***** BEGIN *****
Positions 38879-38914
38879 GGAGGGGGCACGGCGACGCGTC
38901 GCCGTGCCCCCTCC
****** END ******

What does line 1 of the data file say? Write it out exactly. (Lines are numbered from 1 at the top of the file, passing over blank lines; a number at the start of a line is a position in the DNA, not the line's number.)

Positions 38879-38914